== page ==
Amazon Rainforest

  • More than 60% of Peru is covered by the Amazon rainforest. This reforestation project is home to over 10 percent of the world's bird species. The goal is to restore and protect the "buffer zone" between Tambopata National Reserve, Bahuaja-Sonene National Park, and the city of Puerto Maldonado. This area has been identified as a high risk zone for deforestation and degradation due to unsustainable agricultural practices in the region. Planting trees here will help conserve habitat for the Jaguar and hundreds of other species living in the protected areas, while providing sustainable livelihoods to local people.  
  • This tree planting project will help protect the area’s biodiverse primary forests and restore degraded land. Our partners will work with local farmers in Puerto Maldonado to establish a sustainable agroforestry system using shade-grown cocoa, native tree species, and productive timber species. A farming cooperative will be established within the community, providing technical assistance and training for participants in the sustainable agroforestry model.
  • A personalized tree certificate to say thanks for your donation. We’ll also send you updates on our Peru project, so you can track the impact your trees are having on the community and environment.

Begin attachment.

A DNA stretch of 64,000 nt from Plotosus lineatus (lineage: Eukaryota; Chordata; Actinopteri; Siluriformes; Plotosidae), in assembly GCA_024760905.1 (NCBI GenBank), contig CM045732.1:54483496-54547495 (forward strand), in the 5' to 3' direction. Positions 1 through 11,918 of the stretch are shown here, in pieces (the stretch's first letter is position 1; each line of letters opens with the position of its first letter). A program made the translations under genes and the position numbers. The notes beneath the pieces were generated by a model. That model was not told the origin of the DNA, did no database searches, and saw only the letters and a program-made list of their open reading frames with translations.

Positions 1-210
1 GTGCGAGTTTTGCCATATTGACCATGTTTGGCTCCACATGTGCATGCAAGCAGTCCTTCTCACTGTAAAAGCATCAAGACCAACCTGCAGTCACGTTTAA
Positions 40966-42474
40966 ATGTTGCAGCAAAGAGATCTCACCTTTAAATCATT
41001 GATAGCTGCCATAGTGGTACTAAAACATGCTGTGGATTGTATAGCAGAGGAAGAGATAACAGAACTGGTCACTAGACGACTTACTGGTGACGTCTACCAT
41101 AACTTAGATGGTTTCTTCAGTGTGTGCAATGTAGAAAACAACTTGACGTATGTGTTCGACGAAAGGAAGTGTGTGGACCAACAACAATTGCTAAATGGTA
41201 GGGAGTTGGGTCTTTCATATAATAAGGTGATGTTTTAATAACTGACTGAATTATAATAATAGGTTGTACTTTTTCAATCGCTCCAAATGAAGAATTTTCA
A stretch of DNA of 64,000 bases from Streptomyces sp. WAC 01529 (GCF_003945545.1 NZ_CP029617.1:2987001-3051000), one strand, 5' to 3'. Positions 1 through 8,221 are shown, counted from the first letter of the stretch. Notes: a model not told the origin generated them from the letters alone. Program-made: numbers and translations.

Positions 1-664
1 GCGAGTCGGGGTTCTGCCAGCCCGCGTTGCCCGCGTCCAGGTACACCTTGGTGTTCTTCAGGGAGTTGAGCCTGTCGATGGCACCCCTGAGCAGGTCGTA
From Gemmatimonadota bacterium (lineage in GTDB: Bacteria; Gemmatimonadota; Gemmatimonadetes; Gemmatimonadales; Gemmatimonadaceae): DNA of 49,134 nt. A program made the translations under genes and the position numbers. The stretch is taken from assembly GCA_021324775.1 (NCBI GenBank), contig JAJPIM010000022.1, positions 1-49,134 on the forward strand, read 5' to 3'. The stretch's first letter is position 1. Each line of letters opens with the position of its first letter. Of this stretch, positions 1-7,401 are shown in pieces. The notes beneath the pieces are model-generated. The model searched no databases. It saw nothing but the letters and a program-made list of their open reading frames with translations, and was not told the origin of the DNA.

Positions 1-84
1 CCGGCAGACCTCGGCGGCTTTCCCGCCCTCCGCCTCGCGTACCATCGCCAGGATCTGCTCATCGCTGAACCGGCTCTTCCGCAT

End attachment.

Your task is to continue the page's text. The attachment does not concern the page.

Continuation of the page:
• To maximize the impact of your donation, our partner will determine the most appropriate species of tree to plant.

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Amazon Rainforest graphic WWF

Fast Facts: The Amazon Rainforest

The Amazon is the world's largest tropical rainforest, spanning 9 countries in total: Brazil, Bolivia, Peru, Ecuador, Colombia, Venezuela, Guyana, Suriname, and French Guiana. At 6.9 million square kilometers (2.72 million square miles), the Amazon Basin is roughly the size of the 48 contiguous United States and covers around 40% of the South American continent. Approximately 70% of South America's GDP is produced in areas that receive rainfall or water from the Amazon. 


Peru Amazon jaguar

Protect animal habitat

Tambopata National Reserve is home to many rare species that have disappeared elsewhere in the Amazon due to poaching – including tapirs, spider monkeys, jaguars, and caiman.

Peru farmers

Support local farmers

Agroforestry provides long term income that is sustainable economically as well as environmentally. Help establish a cooperative of local farmers that are empowered with this knowledge!  

Peru soil erosion

Restore soil health

A big driver of deforestation in Peru is over-farming. By creating a mixed agroforestry system using cacao plants and native tree species, we can restore nutrients to the soil and prevent further degradation. 


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